"Asking prices are on average the same as they were in 2007. However, London asking prices are on average 18.7% higher. Unfortunately, Manchester City Centre prices are below average resulting in prices being significantly lower than 2007. During 2002 to 2007 average asking price increases were 55%" Alison O'Connor
Source: Estate Agent
Asking prices on Rightmove dropped for the third month in a row, the portal reported this morning.
The average asking price of a property new to the market is now £234,858, down from August’s £236,260. Property coming to the market is £11,000 cheaper than it was three months ago.
Despite the 0.6% monthly drop, asking prices are still – just – ahead of last year, by 0.7%.
More interestingly, asking prices are unchanged from five years ago. In September 2007, the month of the run on Northern Rock, they stood at £235,176.
Miles Shipside, housing market analyst at Rightmove, said: “This year’s extended summer holiday period has left new sellers’ asking prices almost the same as a year ago and, intriguingly, five years ago too.
“In truth, the state of the housing market is little different now to this time last year, and prices have stagnated as neither buyers or sellers have been forced to change their behaviour in sufficient quantities to stimulate greater activity.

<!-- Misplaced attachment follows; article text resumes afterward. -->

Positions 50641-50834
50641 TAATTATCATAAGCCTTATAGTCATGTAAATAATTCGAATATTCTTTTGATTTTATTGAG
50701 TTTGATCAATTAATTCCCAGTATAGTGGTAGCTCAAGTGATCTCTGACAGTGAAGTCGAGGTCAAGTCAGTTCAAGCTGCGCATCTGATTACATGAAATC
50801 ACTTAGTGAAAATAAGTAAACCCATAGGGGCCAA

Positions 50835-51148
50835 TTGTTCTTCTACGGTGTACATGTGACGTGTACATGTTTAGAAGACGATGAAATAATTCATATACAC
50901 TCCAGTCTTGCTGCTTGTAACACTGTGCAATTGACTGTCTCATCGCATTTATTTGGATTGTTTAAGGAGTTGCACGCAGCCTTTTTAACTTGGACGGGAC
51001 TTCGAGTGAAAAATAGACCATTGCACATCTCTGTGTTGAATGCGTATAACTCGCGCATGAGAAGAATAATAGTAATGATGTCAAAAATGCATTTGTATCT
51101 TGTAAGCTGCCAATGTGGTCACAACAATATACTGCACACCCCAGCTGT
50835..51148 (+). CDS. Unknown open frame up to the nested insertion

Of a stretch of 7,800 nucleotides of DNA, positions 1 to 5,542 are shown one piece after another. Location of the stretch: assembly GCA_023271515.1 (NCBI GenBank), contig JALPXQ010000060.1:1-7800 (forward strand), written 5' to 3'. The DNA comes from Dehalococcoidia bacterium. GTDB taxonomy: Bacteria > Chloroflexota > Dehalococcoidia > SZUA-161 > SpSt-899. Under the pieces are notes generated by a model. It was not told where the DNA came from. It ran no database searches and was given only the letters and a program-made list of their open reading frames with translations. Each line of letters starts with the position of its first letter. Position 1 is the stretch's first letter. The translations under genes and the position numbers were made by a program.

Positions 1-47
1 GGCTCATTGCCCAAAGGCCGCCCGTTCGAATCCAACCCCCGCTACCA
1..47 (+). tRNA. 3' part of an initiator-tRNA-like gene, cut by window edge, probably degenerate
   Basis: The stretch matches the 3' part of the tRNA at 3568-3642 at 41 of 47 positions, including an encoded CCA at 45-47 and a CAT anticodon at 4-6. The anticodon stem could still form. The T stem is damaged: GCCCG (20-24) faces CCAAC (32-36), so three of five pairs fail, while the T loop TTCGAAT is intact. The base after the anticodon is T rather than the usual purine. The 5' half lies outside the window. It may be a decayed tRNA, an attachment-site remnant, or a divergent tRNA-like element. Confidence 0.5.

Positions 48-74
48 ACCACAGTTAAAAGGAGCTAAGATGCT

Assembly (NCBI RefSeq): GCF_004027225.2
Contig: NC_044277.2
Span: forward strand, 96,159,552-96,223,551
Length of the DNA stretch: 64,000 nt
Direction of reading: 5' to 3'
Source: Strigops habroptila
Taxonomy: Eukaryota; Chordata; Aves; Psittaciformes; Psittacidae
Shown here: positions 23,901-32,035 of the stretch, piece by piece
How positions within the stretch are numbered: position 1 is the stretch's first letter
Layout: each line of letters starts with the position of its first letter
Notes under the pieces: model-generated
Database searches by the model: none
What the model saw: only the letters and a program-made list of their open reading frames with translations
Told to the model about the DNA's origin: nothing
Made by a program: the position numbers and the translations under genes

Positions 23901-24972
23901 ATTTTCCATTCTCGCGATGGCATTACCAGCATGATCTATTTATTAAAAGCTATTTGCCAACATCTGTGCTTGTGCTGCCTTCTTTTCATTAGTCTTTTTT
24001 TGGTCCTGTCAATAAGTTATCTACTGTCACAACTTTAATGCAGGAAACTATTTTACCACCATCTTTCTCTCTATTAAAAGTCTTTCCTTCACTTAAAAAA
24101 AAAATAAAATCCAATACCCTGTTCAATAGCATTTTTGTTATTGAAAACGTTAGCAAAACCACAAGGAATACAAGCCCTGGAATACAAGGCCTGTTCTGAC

“However, back in 2007, few would have believed that house prices would still be the same in five years’ time.
“This would have been in the context of the previous five-year period to 2007 seeing an average rise of 55%.
“Equally hard to predict would be the extreme changes the housing market has undergone.
“While the average new seller’s asking price has remained virtually the same since September 2007, market conditions are much changed. They are patchy and localised and vary markedly for the many different buyer and seller segments.”
He said that credit crunch winners included home owners in London, where prices have shot up 18.7% in the last five years to stand at £456,237, and cash-rich house buyers.
Credit crunch losers included people in the North, those trying to down-size to release equity for retirement, people with insufficient equity or in negative equity who were unable to fund their next move, and tenants wanting to buy but unable to save for a deposit.
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